Research professor Marjorie Zielke PhD’07 and a company founded by computer science senior Ashlesha Nesarikar have both won the city of Richardson’s Smart Gigabit Communities development challenge.
The challenge is part of US Ignite’s encouragement for participating cities to create Smart City applications addressing community issues such as public safety, transportation, and health care.
Zielke and Plano Intelligence Inc. (PI) each received $5,000 for winning the proposal portion of the challenge. Both will be eligible for a second grant of the same amount when they demonstrate a developed prototype of their application within six months.
Using AI for iNotify
Nesarikar and her team took first place for PI’s proposal for a smartphone-based application called iNotify. The app uses a proprietary artificial intelligence system to locate individuals with a weapon at sensitive locations and notify police, administration and other interested parties before an active-shooter situation may develop.
The idea for her team’s proposal started inauspiciously. The family dog kept stealing food from the countertop when nobody was looking. Unable to ever catch the dog in the act, Nesarikar turned to her technological strengths and developed a series of sensors that, using artificial intelligence, detect the dog’s approach and alert her via a remote system.
Later, a more sobering incident drove home the need for the app.
“The first time I thought about it seriously was after the stabbing at UT Austin last summer,” Nesarikar said. “My friend was texting me, and I got the whole experience secondhand.”
She began developing a proposal for her AI-driven system built on her earlier framework that was eventually submitted for the Smart Gigabit Communities contest.
The concept for iNotify is that it analyzes security footage in real time via both deep neural networks and recurrent neural networks. Information on dangerous weapons, such as guns and knives, are fed to an AI system that can then identify suspects, and alert police departments and emergency responders before an attack ever starts.
“It really became evident to me about how important it was after the events at Parkland High School,” Nesarikar said. “It actually happened while we were presenting our app proposal for the contest. We didn’t know at the time, but it turns out the judges did.”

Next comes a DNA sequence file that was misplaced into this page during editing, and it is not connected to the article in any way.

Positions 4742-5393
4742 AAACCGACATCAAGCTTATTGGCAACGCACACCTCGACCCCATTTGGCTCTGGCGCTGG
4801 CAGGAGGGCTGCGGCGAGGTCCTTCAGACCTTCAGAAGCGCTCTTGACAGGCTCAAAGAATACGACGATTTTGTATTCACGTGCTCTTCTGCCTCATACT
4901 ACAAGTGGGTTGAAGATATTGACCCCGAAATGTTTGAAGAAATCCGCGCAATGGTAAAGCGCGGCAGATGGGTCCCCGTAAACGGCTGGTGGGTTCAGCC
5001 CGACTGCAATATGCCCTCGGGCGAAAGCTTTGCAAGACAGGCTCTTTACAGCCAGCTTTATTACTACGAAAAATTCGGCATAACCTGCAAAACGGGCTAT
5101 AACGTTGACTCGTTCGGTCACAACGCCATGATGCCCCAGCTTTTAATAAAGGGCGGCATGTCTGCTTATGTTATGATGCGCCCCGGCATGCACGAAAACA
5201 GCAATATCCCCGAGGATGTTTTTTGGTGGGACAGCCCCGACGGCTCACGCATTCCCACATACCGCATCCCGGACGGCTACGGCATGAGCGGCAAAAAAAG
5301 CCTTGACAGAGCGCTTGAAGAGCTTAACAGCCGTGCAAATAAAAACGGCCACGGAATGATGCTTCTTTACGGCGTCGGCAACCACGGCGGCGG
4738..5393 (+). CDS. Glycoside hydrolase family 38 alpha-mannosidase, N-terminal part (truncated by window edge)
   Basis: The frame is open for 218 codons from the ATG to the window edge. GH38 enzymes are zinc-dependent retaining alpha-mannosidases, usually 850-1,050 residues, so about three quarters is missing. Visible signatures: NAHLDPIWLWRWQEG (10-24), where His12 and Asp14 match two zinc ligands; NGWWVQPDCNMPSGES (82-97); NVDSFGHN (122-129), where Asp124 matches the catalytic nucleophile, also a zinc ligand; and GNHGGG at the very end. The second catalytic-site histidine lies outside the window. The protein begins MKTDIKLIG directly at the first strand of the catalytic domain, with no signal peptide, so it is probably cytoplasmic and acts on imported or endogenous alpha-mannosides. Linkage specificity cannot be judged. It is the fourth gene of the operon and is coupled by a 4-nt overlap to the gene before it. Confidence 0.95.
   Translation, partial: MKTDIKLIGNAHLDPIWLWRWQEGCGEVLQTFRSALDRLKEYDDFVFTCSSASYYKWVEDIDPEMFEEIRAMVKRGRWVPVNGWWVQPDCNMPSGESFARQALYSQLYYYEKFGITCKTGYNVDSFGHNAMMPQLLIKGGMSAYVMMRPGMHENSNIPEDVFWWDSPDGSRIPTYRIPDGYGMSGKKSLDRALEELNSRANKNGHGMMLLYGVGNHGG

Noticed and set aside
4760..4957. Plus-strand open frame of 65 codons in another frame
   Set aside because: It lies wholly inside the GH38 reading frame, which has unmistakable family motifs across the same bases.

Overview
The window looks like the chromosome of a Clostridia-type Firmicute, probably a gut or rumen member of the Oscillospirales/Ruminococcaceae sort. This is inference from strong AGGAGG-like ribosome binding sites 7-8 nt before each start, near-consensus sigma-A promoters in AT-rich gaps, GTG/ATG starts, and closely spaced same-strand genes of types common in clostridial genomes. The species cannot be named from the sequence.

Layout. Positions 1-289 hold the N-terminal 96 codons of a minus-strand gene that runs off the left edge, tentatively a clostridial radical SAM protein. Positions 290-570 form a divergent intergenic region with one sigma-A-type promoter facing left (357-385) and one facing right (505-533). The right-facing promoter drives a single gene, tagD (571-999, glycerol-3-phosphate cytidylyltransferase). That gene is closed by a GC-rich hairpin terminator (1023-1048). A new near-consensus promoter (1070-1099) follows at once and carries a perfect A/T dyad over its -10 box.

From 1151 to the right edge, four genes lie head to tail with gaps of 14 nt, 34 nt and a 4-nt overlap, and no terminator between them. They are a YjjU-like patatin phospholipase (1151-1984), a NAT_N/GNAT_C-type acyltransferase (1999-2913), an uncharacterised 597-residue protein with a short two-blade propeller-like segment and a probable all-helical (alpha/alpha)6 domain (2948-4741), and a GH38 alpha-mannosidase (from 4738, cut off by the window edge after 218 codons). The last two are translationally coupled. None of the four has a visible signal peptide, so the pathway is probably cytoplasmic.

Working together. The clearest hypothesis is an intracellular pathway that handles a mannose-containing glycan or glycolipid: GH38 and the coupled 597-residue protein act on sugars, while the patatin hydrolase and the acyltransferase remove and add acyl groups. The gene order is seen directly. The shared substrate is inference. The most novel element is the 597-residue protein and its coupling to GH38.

The other members of her team — biochemistry senior Lirit Fuksman, computer science freshman Siddharth Naik, computer science sophomore Alan Liao and computer science junior Mustafa Sadriwala — will use the grant to create the front-end user interface, along with more sophisticated iterations of the core AI.
Nesarikar said feedback will be crucial to deciding what features need to be added, such as customized alerts for parents with children at multiple schools across a city. Nesarikar and her team are excited to continue what they see as necessary work.
“The app won’t just improve lives; it will save lives,” Fuksman said.
Emotive Virtual Reality Patient System
The second winning proposal was Zielke’s plan to add new communications capability to the Emotive Virtual Reality Patient System App that she and her team developed at the Center for Modeling and Simulation/Virtual Humans and Synthetic Societies Lab.
The team is using a Microsoft HoloLens so medical students can develop interpersonal skills with patients by interfacing in real time with virtual personas developed by Zielke’s team.
When the headset is activated, the wearer can see the virtual patient sitting or standing in an examining room. They can then prompt the patient with a number of questions devised to help the doctor investigate the patient’s symptoms. Furthermore, the interactions allow medical school students to develop social skills necessary for working with patients in a daily setting.
“With these resources, we have been able to create one of the first networked augmented reality systems in the country as well as explore how to use the US Ignite network to develop the ‘brain’ of our virtual patient,” Zielke said.
The foundation funding for this project is a collaboration with The University of Texas Southwestern Medical Center and was provided by the Southwestern Medical Foundation.
The grant money will allow Zielke’s team to expand the network capabilities of the existing personas and explore new applications for high-speed networks. Zielke’s team has presented its prototype at several conferences in the U.S. and Canada, and attended National Science Foundation workshops.
“The capabilities of the US Ignite network, along with very unique UT Dallas capabilities such as expertise in 3D character development will be critical to our goal of creating world-class human emulation,” she said.
Source | UT Dallas News Center
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